Horses: Everything You Never Wanted to Know
Author: Reb Hay

Chapter 3
They Bite

Instructor Woman inspects my barrow load like as if it were a long lost friend. ‘Good work Ava,’ she says.

            I follow her gaze into the barrow. It’s just shit. Nothing about it is good. I dump it on the big pile behind the shed and am about ready to call it a day. A thorough scrub in the shower and then a few hours relaxing is what I’m thinking. I could do a bit of Pinterest or, better still, trolling. 

I allow myself the brief pleasure of delusion, musing on my former life, grieving my losses. Dream on, sucker. I have no phone. It has been confiscated. A scary woman at reception frisked me on arrival and found it in my pocket. ‘You won’t be needing this,’ she said with a sneer. ‘I’ll lock it away in the drawer for safekeeping.’

Ha! It’ll so be on ebay by now, on its way to the highest bidder. 

Instructor Woman is waiting to pounce on me when I round the corner of the shed.

            ‘Well done, Ava.’

            I wish she’d stop praising me for shoveling manure.

            ‘Time now for something more enjoyable, don’t you think?’

            What I think is that her idea of fun and my idea of fun are going to be light years apart.

            She hands me a halter. ‘Let’s go and catch Ben.’

            Who? Oh yeah that’s right, The Shitter. What on earth would we want to catch him for? Unless he has a secret fancy for social media, I’m thinking I’m right about the light years.

            We enter back in through the gate. I almost hesitate but I don’t want Instructor Woman shoving me around again. So I march in, re-facing the trauma of the battlefield. The Shitter looks up.

            ‘Ben, come on,’ the woman calls. ‘Ben!’

            This woman is crazy. She has provoked The Shitter and now he’s coming for us. I do what any sane person would do and stand behind the instructor. She brought this upon us—let her be the sacrifice.

            I peer over her shoulder. Okay, so The Shitter is not actually coming that fast. It would be stretching it to call it a charge. Even I recognise this. A casual saunter perhaps. 

            Nevertheless I stand at a respectful distance and let Instructor Woman secure Ben with the halter. She suggests I might want to pat him. Why would I want to pat a shit machine?

            She tries to hand me the rope. ‘You lead him,’ she says.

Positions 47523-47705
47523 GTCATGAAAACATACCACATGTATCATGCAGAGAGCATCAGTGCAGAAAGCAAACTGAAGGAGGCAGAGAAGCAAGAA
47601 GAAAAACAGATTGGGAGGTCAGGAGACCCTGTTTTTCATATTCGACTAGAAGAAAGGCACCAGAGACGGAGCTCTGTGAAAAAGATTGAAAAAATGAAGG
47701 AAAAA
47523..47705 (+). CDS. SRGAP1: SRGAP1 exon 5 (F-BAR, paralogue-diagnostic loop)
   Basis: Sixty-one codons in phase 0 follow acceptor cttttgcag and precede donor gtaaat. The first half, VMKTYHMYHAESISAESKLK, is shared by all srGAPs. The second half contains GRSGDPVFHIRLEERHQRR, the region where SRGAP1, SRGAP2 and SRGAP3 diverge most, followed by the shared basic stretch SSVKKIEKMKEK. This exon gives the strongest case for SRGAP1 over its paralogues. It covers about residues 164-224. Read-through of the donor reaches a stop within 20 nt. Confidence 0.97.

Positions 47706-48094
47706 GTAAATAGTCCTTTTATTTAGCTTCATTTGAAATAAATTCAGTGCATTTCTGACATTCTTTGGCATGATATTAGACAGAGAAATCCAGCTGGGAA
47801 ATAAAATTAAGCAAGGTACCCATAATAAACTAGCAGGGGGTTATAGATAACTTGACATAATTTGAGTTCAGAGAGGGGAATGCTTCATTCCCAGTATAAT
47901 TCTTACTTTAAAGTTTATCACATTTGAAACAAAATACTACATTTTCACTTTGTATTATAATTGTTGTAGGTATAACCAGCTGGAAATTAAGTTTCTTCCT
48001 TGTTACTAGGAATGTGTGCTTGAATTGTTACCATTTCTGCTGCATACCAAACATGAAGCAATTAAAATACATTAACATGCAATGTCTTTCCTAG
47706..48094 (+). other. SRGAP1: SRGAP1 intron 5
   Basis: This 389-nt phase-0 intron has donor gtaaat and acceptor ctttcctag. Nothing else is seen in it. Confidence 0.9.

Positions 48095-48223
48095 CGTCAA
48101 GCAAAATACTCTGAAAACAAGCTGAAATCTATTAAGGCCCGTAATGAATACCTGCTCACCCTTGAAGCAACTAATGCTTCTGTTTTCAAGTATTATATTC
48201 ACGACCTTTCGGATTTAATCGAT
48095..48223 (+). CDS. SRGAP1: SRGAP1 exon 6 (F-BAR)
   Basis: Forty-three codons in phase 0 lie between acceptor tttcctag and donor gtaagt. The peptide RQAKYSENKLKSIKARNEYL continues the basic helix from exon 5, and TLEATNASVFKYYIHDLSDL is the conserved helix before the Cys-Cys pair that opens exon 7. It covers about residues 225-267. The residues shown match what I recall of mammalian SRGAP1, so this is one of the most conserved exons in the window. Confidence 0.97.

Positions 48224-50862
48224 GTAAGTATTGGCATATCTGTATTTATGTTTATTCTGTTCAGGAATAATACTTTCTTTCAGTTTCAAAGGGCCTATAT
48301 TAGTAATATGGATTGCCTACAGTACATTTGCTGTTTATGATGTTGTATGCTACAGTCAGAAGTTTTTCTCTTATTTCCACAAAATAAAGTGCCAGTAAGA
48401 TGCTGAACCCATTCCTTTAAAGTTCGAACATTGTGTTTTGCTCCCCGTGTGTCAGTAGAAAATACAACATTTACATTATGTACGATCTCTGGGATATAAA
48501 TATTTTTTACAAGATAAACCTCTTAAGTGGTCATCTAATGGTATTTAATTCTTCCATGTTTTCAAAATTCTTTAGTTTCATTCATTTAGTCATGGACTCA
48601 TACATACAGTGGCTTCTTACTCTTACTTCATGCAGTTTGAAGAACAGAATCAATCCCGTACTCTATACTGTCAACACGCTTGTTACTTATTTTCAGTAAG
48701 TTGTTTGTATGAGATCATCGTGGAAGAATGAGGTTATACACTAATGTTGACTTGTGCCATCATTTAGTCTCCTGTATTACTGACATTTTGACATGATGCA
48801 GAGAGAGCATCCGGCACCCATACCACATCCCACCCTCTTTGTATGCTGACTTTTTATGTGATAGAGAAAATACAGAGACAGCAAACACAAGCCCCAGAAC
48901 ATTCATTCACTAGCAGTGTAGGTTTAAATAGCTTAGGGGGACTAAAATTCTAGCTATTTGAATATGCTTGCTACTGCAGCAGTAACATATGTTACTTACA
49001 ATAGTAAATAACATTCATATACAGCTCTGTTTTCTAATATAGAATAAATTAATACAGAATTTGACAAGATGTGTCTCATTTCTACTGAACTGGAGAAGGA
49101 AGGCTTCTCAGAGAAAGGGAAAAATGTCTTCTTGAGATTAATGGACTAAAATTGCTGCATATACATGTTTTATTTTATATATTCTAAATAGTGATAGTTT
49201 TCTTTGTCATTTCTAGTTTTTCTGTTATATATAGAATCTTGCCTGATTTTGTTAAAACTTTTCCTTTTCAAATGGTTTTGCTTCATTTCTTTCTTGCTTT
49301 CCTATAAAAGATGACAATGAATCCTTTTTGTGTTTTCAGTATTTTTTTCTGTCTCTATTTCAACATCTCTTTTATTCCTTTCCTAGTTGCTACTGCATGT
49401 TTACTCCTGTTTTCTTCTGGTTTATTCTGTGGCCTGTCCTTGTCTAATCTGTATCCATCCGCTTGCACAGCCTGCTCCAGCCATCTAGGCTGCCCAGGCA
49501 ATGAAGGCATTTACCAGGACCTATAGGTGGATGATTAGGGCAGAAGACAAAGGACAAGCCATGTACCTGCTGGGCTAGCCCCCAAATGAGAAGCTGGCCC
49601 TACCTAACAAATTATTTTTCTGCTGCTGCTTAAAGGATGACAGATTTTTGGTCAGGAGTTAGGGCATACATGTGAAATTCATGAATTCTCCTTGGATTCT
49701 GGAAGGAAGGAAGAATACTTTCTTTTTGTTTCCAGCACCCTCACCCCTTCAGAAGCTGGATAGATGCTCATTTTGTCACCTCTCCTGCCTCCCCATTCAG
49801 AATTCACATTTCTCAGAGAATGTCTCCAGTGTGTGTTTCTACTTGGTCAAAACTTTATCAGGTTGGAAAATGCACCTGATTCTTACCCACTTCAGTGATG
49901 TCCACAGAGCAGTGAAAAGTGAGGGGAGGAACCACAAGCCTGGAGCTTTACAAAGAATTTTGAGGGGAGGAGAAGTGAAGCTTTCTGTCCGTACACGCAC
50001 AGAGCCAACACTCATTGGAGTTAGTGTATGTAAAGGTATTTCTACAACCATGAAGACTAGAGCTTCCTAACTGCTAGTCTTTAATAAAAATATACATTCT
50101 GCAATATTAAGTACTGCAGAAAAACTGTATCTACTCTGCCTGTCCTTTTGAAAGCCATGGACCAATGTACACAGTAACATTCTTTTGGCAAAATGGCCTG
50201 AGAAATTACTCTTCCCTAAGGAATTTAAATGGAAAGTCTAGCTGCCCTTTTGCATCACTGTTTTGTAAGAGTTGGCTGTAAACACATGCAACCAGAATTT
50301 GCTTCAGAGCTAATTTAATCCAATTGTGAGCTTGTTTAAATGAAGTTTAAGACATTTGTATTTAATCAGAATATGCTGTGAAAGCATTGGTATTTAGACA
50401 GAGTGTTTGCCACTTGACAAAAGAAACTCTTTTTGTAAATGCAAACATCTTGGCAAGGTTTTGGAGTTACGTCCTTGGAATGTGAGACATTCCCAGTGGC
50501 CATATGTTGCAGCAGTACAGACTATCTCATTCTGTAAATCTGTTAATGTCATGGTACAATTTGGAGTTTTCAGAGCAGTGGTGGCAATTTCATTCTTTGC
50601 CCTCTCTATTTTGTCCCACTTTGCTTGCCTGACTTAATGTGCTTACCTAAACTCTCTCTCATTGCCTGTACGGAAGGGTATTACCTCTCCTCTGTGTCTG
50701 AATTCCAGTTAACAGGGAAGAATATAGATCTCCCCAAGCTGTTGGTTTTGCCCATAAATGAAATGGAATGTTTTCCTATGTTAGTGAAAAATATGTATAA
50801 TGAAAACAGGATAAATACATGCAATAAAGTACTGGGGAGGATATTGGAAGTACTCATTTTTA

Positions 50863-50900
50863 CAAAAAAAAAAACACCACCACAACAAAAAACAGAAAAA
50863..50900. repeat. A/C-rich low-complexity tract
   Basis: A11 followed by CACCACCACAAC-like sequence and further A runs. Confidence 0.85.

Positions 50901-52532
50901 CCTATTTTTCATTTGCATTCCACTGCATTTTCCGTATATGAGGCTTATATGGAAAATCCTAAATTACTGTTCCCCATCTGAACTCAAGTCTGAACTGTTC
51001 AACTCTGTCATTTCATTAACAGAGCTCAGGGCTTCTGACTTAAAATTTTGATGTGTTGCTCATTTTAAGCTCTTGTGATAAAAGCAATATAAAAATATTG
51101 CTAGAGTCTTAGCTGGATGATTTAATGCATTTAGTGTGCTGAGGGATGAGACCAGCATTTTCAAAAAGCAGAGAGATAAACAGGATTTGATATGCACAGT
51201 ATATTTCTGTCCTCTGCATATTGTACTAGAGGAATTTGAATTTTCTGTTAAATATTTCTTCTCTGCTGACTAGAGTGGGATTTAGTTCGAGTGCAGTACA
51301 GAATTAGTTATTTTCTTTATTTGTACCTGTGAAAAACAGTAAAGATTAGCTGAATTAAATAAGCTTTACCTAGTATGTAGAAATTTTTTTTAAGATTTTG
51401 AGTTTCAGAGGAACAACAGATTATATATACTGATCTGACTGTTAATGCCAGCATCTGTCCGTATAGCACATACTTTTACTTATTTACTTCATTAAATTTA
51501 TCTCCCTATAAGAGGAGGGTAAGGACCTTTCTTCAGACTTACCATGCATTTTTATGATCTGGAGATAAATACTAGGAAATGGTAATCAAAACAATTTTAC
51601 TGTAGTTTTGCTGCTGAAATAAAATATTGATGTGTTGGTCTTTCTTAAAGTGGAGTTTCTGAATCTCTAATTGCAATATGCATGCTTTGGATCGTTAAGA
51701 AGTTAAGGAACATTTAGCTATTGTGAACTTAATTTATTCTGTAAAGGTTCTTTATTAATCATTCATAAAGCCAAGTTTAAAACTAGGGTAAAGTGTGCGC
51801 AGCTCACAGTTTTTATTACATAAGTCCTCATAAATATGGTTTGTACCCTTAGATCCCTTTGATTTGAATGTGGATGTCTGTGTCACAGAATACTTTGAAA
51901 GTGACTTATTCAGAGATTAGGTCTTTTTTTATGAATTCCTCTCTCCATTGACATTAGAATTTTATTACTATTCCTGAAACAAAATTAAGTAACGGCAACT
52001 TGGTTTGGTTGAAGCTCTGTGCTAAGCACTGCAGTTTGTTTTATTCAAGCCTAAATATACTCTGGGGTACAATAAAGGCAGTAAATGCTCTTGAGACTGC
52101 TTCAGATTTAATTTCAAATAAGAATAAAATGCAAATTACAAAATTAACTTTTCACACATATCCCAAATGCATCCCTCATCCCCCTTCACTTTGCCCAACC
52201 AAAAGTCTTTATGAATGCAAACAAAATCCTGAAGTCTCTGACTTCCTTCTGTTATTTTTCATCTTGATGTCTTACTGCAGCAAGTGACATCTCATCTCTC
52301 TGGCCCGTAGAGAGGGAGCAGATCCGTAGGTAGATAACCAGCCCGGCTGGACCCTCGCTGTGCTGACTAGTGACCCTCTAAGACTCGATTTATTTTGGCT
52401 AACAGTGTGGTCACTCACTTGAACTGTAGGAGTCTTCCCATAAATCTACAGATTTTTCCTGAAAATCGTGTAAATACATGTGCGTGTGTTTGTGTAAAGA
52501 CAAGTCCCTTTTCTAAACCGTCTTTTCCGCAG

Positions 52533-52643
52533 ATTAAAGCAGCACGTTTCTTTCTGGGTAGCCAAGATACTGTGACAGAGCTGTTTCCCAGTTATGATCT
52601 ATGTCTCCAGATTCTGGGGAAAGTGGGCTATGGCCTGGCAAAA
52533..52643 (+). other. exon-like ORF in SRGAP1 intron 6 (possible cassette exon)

The rope falls to the ground between us. ‘It’s okay,’ I say. ‘I’m cool just watching.’

            ‘Actually,’ Instructor Woman picks up the rope. ‘It’s not cool. You take the lead. You don’t have to be frightened.’ She presses it into my hand.

            ‘Allergic,’ I mutter but my hand closes on the rope. No one accuses me of being frightened. I march towards the gate, hoping to leave The Shitter in my dust but he’s right beside me. ‘Watch the personal space, mate,’ I growl. He ignores this advice and we reach the gate like it’s a dead heat.

            Instructor Woman directs us to the hitching rail and hands me a brush. Her instructions go something like this: ‘Here take this brush—blah, blah, blah, blah—I’ll be back in ten minutes.’

            I figure The Shitter and I might be able to work on our relationship now that he is securely tied down.

            ‘So,’ I say. ‘How’s it going?’

            But he’s not much of a conversationalist.

            ‘Come on now,’ I prompt. ‘How would you like your hair done today?’ I hold the brush up for him to see; I try to make it perfectly clear. 

            He stamps a foot, which clearly means he wants to look like a punk rocker straight out of the eighties.

            ‘Alright!’ Finally The Shitter and I might be making traction. I commence vigorously brushing his hair up the wrong way. He swishes his tail to encourage me. He even starts to stamp in time to whatever music he has going in his head. I’m sliding the brush up his neck, getting my full hip and shoulder into the sweep. His ears are flicking like a crowd going wild.

            Then it all goes bad. The Shitter must be doing Ice or something because, all of a sudden, we are no longer rocking. We are rumbling. His teeth come around at me faster than a snake striking. I raise an arm in defence, catching him across the snout. He flings his head in air, ready to dive bomb me. 

I leap back, straight into the arms of Instructor Woman. Thank God, I have witnesses. Someone to vouch for me, someone who has seen I am a victim of a vicious, unprovoked attack. My story of untold hardship will be believed and, any moment now, I’ll be whisked away back to the safety of the city. I might even get one of those cool therapy sessions where some woman has to listen to me go on and on about every little thing Mum ever did and be empathetic. Who would have thought this could all work out so well?

I turn to Instructor Woman, tragedy written raw and fresh across my face. ‘Did you see what that monster did to me?’

‘I saw what you did to him.’

‘Yeah, self-defence. He was trying to kill me.’

‘I saw him trying to get away from you.’

‘No way!’ I’m not liking where this conversation is heading. I try steering it back to me getting an early pass out of here. ‘He was so getting ready to strike again!’

But Instructor Woman is not even listening. She is stroking The Shitter in long even strokes. ‘What’s all this?’ she asks.

‘What?’

‘His fur is all brushed up the wrong way.’

Though she’s sure old enough, I still don’t think Instructor Woman would understand about eighties hair. ‘I was just doing his hair,’ I say.

She’s wrecking all my hard work. ‘No wonder he tried to bite you.’

I stand open-mouthed. Here I am being told that a horse has more rights than a hairdresser. The Shitter has just assaulted me and is going to walk.

I throw down the brush. Unbelievable.

Horse versus human: one all.

 

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